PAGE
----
Most recently, this past spring, Congress adopted and President Clinton signed into law the Freedom of Access to Clinics Entrances Act of 1994 (FACE).(7) The act provides criminal penalties for the commission or attempted commission of "certain violent, threatening, obstructive and destructive conduct that is intended to injure, intimidate or interfere with persons seeking to obtain or provide reproductive health services."(8) Also, a civil action may be brought by any aggrieved person, the U.S. attorney general, or the attorney general of any state. Civil remedies include injunctive relief, compensatory damages, and civil penalties.(9)

First Amendment Rights

Abortion protesters say these actions--whether under RICO, the common law, or the new FACE Act--violate demonstrators' First Amendment rights. What protest activities are constitutionally protected? And what forms of regulation are permissible?

The Supreme Court addressed this issue for the first time in Madsen v. Women's Health Center, Inc., in June.(10) A state trial court had entered an injunction creating a 36-foot buffer zone around a clinic's entrance and driveway and a 300-foot zone with restrictions on noise, signs, and distance between protesters and those entering the clinic. The Florida Supreme Court upheld the injunction as constitutional,(11) but the Eleventh Circuit declared that it violated the First Amendment.(12)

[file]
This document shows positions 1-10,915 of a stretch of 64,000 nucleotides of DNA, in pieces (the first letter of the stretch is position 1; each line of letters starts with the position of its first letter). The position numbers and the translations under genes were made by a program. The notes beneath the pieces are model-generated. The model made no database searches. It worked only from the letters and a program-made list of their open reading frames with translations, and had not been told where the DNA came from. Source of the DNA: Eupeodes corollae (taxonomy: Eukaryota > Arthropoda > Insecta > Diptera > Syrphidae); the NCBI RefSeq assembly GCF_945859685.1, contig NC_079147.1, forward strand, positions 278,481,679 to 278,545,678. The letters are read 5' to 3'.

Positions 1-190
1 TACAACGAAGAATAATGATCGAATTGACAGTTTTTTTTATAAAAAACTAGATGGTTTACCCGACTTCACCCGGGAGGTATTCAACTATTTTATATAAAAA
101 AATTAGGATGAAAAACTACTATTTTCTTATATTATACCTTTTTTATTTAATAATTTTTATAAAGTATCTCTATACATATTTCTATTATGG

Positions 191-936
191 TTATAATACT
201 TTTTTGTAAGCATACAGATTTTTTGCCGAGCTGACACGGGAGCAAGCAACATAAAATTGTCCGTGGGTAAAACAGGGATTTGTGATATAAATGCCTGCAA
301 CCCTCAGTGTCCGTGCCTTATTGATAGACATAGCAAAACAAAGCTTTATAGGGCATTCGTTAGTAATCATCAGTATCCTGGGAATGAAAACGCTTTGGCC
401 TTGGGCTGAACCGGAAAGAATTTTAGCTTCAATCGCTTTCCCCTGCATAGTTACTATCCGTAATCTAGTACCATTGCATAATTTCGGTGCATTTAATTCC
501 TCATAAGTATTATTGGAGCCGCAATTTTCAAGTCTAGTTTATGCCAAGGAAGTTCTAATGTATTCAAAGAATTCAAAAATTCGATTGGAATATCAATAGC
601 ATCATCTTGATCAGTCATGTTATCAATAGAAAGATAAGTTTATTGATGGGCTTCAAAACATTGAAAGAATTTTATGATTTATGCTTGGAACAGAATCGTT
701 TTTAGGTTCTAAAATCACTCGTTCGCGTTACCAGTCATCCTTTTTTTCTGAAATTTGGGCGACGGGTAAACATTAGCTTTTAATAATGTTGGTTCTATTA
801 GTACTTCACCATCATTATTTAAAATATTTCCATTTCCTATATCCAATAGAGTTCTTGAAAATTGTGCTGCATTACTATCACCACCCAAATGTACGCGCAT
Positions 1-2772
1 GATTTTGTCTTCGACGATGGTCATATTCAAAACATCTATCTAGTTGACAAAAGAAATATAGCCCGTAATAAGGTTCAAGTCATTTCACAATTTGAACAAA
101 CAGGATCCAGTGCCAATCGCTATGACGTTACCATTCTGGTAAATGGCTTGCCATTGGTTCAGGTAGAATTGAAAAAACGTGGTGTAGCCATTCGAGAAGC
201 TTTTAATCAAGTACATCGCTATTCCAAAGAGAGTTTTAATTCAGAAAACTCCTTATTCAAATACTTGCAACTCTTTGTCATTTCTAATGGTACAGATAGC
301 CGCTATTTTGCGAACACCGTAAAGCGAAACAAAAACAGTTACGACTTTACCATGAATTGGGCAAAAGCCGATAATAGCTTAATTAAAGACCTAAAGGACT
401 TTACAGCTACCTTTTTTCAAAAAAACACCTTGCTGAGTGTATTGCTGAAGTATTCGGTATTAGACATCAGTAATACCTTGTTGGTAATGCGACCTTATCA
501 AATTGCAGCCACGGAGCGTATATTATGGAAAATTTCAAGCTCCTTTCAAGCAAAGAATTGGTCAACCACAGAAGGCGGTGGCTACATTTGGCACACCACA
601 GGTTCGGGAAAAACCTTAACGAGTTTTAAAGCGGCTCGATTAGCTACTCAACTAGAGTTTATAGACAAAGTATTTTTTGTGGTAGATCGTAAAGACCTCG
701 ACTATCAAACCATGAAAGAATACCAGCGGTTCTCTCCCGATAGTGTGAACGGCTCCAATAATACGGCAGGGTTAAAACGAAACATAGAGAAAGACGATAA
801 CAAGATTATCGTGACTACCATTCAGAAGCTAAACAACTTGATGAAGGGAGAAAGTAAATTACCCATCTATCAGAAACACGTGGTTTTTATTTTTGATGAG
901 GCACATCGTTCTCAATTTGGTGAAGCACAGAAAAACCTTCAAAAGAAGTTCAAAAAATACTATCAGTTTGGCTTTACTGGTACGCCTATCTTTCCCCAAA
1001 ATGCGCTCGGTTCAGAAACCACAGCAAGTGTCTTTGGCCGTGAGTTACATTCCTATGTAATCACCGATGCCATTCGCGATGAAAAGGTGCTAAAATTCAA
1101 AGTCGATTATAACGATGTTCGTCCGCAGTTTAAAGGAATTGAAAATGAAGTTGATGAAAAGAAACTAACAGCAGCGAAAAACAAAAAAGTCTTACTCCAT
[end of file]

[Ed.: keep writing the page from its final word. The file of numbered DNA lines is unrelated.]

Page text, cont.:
The issue in Madsen, and the issue in future cases including those challenging the FACE Act, is whether the limits on abortion protests are a reasonable time, place, or manner restriction on speech. The framework for analyzing regulation of abortion protests on public sidewalks and streets is well established. The Supreme Court long has held that the government may regulate speech in traditional public forums such as sidewalks and streets if the restriction is content-neutral and is a time, place, or manner restriction that serves a significant government purpose and leaves open adequate alternative places for speech.(13)

The first question, then, is whether restrictions on abortion protests are content-neutral. Protesters contend that the regulations target the speech activities of those opposed to abortion and thus are inherently viewpoint-based.

The problem with this argument is that the focus of the restrictions is on the conduct that impedes access to clinics and not on the content of the message. If protesters blocking access to the clinics chanted political slogans about foreign policy or an election campaign, they would be restricted just the same as when their speech is about abortion.

Chief Justice William Rehnquist, writing for the majority in Madsen, explained why injunctions to protect access to clinics should not be regarded as content-based:

That petitioners all share the same

viewpoint regarding abortion does not

in itself demonstrate that some invidious

content- or viewpoint-based purpose

motivated the issuance of the

order. It suggests only that those in

the group whose conduct violated the

court's order happen to share the same